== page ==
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This is sort of how the progression of foraging has worked for me. In the beginning, everything just looked green. Grass, shrub, brush, tree. But then as I reviewed my foraging books I realized that in one square foot there might be 15 different plants, where as before it just all looked like grass. Foraging is tedious in the beginning, because you must review the plants you are after, and then consult the book every time you spot something that looks familiar. And then most of the time, it is not in fact what you are looking for. The time is not wasted since now you know to pass by the plant, but it can be disappointing to spend 10 minutes trying to identify something you are hoping to eat, only to realize it is not edible.

But after this process is repeated many times, certain plants can be noticed everywhere! It is just a matter of continuously reviewing the plants in the books, and consulting the books every time you think you find an edible plant in the field. The frequency of being correct when spotting what you think is a wild edible increases as your knowledge increases, and then foraging becomes more fun.

So that is where I felt I was with berries. I had a lot of the green stuff down: everywhere I go I now see common plantain, japanese knot-wood, purslane, lady’s thumb, burdock, etc. But when I would see berries in the field all I saw was: red berries, purple berries, large berries, small berries, hard berries, etc. After Sunday’s little foraging adventure however, I feel more comfortable with certain berries, which will undoubtedly propel future identifications, since I have some references in my head to either quickly rule certain ones out, or recognize them.

I identified chokecherries and elderberries while ruling out the edibility of a shiny bunchy blue berry, and smaller, less juicy red berries. I also laid the groundwork of identification so that hopefully next time around I can make sure what I saw were in fact not-quite-ripe hawthorns. I left the chokecherries alone; while edible they contain poisonous pits with hydrocyanic acid. But I gathered almost a full ziplock sandwich bag full of elderberries, and will probably return for more. Then I froze them, and will be giving them to my sister and her boyfriend as to better use them for important homemade products: various alcohols.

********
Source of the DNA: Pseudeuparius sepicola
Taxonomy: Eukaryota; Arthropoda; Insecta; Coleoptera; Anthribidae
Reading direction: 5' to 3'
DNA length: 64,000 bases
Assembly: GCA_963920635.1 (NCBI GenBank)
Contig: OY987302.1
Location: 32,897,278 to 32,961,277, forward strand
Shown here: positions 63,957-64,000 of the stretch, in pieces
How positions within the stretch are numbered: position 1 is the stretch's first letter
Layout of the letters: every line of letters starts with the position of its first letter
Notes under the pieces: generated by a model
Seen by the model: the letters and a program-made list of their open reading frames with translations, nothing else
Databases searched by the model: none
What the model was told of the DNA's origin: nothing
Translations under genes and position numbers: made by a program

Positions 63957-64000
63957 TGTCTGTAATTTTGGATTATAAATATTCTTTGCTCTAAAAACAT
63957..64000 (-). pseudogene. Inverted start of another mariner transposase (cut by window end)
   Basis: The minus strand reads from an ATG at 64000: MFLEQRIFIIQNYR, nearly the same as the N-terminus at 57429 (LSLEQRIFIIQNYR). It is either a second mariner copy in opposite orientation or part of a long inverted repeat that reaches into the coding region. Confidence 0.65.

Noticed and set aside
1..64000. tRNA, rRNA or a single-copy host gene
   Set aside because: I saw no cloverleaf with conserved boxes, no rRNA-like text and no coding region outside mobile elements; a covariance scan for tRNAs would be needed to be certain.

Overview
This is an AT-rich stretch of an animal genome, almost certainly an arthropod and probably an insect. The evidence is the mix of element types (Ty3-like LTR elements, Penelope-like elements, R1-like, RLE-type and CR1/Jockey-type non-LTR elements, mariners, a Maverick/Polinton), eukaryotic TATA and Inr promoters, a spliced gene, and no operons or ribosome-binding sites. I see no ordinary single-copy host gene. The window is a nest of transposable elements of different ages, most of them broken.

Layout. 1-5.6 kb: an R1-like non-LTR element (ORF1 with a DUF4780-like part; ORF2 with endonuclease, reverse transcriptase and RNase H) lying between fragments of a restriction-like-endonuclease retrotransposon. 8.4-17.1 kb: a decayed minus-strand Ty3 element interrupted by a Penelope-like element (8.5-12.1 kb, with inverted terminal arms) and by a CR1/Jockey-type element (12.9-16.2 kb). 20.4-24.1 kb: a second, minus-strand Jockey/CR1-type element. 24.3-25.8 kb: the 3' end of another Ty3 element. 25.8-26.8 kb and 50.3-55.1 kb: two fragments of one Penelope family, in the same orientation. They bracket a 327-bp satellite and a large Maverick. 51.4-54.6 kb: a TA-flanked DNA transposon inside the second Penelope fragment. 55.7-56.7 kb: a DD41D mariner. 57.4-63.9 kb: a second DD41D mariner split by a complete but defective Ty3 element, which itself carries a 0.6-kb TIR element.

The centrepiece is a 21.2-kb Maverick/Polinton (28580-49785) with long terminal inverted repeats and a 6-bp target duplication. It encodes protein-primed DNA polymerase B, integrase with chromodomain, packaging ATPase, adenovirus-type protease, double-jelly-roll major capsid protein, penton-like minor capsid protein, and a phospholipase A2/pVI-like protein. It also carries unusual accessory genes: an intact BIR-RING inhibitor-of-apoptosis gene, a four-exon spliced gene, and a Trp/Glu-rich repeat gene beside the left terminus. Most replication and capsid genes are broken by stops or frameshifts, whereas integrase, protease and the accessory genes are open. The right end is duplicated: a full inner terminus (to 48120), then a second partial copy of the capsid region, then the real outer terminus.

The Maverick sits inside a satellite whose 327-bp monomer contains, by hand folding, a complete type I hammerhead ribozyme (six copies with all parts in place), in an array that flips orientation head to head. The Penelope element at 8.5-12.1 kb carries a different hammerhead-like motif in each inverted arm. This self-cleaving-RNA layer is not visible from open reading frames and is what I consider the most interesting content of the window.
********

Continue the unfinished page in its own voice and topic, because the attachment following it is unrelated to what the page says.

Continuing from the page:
The two pictures I took and posted here were actually some of the more sparsely berried plants I found. Elderberries can form significantly larger bunches that “umbrella” out at the end. Elderberries do NOT grow from one hanging stem like black cherries and the poisonous pokeweed.

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But it turns out wine and jam are not the only things great about elderberries. For hundreds—possibly thousands—of years, elderberries, elder flowers, and even the leaves have been reputed to have magical and or healing properties. Since sickness was sometimes blamed on black magic back in the day, I think the healing properties of elderberry are one and the same with the magical properties. Or maybe there is more than meets the eye. Elderberry bushes are said to cause visions of fairies and elves if you sit under one on a midsummer night. I hear these sightings are even more vivid if earlier in the day you ate certain foraged mushrooms. 😉